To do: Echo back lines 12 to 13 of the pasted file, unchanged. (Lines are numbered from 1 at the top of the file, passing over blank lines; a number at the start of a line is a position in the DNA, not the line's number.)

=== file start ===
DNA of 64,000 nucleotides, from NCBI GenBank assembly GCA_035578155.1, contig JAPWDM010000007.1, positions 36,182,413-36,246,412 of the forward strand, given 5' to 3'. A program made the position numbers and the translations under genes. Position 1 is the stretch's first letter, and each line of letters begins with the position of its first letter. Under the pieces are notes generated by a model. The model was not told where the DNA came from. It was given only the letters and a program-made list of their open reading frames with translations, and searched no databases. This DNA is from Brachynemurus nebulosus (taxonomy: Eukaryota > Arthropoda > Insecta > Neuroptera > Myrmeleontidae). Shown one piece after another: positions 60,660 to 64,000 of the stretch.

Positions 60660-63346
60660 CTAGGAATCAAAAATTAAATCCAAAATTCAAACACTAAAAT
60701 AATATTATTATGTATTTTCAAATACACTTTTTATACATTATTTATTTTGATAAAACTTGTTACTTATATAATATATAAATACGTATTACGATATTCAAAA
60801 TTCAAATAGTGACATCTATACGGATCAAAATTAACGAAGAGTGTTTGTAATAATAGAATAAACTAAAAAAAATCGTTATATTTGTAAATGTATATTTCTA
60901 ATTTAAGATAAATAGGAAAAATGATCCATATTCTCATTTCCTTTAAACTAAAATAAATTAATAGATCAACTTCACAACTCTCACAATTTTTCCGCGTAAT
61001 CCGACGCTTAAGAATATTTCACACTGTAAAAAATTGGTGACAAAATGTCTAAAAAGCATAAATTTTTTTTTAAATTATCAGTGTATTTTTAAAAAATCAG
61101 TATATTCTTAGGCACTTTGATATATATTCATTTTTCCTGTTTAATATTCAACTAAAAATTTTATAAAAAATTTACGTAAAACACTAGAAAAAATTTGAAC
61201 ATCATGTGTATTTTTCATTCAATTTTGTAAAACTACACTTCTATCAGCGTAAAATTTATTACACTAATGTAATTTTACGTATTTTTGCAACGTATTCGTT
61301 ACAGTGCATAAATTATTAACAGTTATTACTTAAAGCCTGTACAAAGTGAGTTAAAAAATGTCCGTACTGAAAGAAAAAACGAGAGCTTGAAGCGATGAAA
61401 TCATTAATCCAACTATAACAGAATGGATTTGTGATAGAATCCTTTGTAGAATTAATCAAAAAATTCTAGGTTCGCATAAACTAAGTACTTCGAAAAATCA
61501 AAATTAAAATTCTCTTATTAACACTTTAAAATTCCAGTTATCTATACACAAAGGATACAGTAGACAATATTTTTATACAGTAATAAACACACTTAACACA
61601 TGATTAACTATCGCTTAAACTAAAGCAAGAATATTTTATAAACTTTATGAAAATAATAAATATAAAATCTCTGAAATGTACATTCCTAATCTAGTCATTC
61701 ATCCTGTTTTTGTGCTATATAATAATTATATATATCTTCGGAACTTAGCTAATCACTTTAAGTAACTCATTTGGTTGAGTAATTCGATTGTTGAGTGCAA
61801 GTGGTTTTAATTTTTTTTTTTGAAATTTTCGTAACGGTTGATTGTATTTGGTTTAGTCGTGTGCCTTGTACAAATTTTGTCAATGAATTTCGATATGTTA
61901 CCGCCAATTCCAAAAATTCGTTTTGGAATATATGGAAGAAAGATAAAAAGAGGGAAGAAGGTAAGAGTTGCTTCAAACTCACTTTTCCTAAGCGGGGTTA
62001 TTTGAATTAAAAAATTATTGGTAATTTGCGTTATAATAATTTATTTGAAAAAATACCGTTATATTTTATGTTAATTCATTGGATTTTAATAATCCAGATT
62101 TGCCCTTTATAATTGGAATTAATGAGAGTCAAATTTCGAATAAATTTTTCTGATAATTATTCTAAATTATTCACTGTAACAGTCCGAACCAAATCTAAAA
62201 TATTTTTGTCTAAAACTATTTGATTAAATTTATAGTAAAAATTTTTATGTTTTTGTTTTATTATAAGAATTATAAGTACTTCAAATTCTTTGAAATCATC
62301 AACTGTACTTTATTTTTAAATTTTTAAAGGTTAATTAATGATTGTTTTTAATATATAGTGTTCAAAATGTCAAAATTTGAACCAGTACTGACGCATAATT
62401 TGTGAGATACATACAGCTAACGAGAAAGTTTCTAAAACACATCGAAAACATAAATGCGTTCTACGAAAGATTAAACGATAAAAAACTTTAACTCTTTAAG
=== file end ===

61501 AAATTAAAATTCTCTTATTAACACTTTAAAATTCCAGTTATCTATACACAAAGGATACAGTAGACAATATTTTTATACAGTAATAAACACACTTAACACA
61601 TGATTAACTATCGCTTAAACTAAAGCAAGAATATTTTATAAACTTTATGAAAATAATAAATATAAAATCTCTGAAATGTACATTCCTAATCTAGTCATTC